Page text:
4 out of 5 Stars
Jase Kinrick knows he’s gay; he just doesn’t know what to do about it. After fooling himself and everyone else in high school by dating a ton of girls, he’s excited to start his life over when he moves away for college. The problem is he still can’t quite accept himself, so even though he’s open about his sexuality and has many flings with other men, he can’t commit to a relationship.
When Jase meets Mark, a sexy musician and fellow architecture student, Jase has to find a way to accept himself for who he really is. Mark doesn’t do flings, so if Jase wants to continue exploring his growing attraction to Mark, he’s going to have to make some big changes in his life.
Freeing is an interesting story of someone who has come out of the closet yet still hasn’t fully accepted himself for who he is. Jase is sure his family won’t approve of him being gay—and he finds he’s right when his parents kick him out—but even after coming out to them, he still struggles to be open in his relationship with Mark. Even though he pushes Mark away and can’t fully accept himself, Mark is patient and understanding, leading Jase in the right direction with quiet determination. Mark’s love for Jase is unwavering, and even though Jase also loves Mark, it still takes time for him to be comfortable in his own skin. I truly enjoyed this twist on the male/male romance.
Jase also has a best female friend, Candace, who loves Jase and is accepting of his sexuality. When Candace finds herself in a horrible situation, Jase is there for her without question. I loved seeing Mark’s continued determination with Candace. He showed his love for Jase by truly caring for Candace and being understanding when Jase needed to be with her. Mark never questioned Jase and Candace’s relationship, and he even accepted Candace into bed with them (in a non-sexual way) when she needed comfort.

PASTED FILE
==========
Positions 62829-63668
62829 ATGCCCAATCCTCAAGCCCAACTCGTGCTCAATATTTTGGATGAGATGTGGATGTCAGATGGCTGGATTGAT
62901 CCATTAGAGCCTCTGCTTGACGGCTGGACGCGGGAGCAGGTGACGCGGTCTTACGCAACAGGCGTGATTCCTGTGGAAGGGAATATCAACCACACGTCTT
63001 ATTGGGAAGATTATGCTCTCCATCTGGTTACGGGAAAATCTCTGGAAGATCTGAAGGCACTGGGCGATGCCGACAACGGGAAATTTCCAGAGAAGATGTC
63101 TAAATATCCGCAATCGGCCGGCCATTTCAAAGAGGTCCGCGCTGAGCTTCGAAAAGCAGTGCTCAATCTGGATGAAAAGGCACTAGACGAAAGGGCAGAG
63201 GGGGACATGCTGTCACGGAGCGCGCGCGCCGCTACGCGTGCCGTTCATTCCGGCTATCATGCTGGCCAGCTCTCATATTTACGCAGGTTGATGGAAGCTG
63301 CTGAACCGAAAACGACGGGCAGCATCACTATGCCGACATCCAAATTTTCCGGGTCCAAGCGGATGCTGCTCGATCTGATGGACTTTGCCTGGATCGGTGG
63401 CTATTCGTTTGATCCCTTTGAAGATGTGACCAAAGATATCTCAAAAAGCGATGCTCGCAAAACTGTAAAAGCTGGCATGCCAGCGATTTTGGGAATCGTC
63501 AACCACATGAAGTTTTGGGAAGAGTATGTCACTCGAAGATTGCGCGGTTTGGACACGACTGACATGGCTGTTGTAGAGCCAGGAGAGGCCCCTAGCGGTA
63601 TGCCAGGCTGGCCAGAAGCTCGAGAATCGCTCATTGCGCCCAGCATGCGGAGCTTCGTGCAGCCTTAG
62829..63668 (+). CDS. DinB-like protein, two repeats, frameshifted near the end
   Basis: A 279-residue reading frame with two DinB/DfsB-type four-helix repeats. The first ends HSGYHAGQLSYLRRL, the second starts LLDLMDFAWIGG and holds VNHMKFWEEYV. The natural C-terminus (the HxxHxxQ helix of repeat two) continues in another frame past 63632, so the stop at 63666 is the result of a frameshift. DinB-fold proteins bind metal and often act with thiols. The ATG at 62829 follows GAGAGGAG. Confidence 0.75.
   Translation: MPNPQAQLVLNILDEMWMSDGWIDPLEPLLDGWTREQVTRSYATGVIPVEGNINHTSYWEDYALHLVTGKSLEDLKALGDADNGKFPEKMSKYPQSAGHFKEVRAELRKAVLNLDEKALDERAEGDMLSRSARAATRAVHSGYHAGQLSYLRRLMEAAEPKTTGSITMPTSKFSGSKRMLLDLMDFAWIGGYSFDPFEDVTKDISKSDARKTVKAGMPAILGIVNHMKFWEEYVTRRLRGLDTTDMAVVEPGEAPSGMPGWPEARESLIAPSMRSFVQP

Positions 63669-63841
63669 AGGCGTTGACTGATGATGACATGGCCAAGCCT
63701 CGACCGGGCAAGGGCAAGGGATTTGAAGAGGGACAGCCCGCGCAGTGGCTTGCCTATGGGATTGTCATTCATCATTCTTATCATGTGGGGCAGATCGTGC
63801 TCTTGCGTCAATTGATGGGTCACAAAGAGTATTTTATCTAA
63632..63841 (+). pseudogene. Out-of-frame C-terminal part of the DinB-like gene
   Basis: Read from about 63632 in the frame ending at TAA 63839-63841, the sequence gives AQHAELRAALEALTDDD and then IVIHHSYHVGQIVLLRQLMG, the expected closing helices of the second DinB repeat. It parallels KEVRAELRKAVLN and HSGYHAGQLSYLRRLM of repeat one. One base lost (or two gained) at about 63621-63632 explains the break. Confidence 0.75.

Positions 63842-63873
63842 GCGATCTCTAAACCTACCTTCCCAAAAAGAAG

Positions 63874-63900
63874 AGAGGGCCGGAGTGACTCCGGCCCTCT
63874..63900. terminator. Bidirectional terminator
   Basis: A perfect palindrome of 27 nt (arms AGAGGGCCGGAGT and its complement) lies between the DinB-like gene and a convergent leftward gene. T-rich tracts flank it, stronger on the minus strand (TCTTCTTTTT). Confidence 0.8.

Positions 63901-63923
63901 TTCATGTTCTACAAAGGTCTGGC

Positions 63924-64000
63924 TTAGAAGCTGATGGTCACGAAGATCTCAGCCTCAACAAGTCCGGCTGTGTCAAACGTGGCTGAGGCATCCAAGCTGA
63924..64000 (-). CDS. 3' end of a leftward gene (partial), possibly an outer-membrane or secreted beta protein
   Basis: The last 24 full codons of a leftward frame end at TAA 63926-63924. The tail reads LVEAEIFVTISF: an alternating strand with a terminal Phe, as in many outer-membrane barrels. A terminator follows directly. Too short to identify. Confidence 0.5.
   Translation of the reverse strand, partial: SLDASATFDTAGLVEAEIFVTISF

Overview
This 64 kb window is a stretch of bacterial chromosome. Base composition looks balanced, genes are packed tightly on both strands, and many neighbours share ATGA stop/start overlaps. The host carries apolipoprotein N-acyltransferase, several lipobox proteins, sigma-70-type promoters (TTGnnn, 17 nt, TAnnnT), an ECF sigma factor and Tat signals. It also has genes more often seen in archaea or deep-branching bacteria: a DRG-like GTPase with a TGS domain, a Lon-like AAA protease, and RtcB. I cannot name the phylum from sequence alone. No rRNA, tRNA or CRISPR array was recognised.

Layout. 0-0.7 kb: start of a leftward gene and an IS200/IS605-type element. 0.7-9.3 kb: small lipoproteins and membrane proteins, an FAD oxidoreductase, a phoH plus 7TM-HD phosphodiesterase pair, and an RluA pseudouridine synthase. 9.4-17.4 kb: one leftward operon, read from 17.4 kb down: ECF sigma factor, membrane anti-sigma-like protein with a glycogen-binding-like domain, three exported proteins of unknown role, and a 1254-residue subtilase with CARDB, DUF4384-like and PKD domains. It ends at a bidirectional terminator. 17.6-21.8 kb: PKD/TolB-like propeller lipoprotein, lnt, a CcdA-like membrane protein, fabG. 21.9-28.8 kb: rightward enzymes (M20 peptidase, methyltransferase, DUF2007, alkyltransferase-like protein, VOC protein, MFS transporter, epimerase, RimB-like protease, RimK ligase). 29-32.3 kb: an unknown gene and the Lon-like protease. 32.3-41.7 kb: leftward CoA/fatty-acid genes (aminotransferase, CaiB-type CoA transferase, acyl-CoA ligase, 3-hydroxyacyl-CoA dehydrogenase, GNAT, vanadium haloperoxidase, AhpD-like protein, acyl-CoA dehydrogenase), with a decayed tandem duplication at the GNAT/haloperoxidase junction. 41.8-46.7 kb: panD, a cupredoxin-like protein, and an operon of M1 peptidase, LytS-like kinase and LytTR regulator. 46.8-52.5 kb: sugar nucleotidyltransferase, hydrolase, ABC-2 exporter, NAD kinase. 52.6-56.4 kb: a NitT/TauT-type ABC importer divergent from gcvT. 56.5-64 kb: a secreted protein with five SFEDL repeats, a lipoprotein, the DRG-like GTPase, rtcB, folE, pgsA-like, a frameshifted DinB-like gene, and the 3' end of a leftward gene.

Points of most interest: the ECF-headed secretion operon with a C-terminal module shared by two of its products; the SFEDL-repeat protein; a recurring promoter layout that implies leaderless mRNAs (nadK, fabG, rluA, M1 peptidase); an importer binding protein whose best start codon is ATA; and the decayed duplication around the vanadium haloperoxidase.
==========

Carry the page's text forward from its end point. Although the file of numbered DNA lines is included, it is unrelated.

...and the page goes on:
Although the love between Jase and Mark was obvious from their actions, there were some aspects that could have used a bit of work. The little loving touches between Jase and Candace—a kiss on the forehead, a hug here and there—were more believable than the touches between Jase and Mark. Because Jase held back with Mark, the times they did touch weren’t as convincing as they could have been. Even toward the end when Jase had finally accepted himself, it still seemed like something was missing.
There were parts of the narrative that were repetitive, making it seem like the author didn’t trust the readers to remember the details. I also felt there needed to be a little more explanation for why Kimber, Candace’s roommate, seemed to disappear from the story. Kimber was extremely involved with Jase and Candace in the beginning, and although she was left out of Candace’s recovery, there was never any mention of her once she got mad at Candace.
Overall, the story was enjoyable and well-written. I would definitely read more by this author and more of this series. Freeing is book two of the Fading series, and it can be read as a standalone.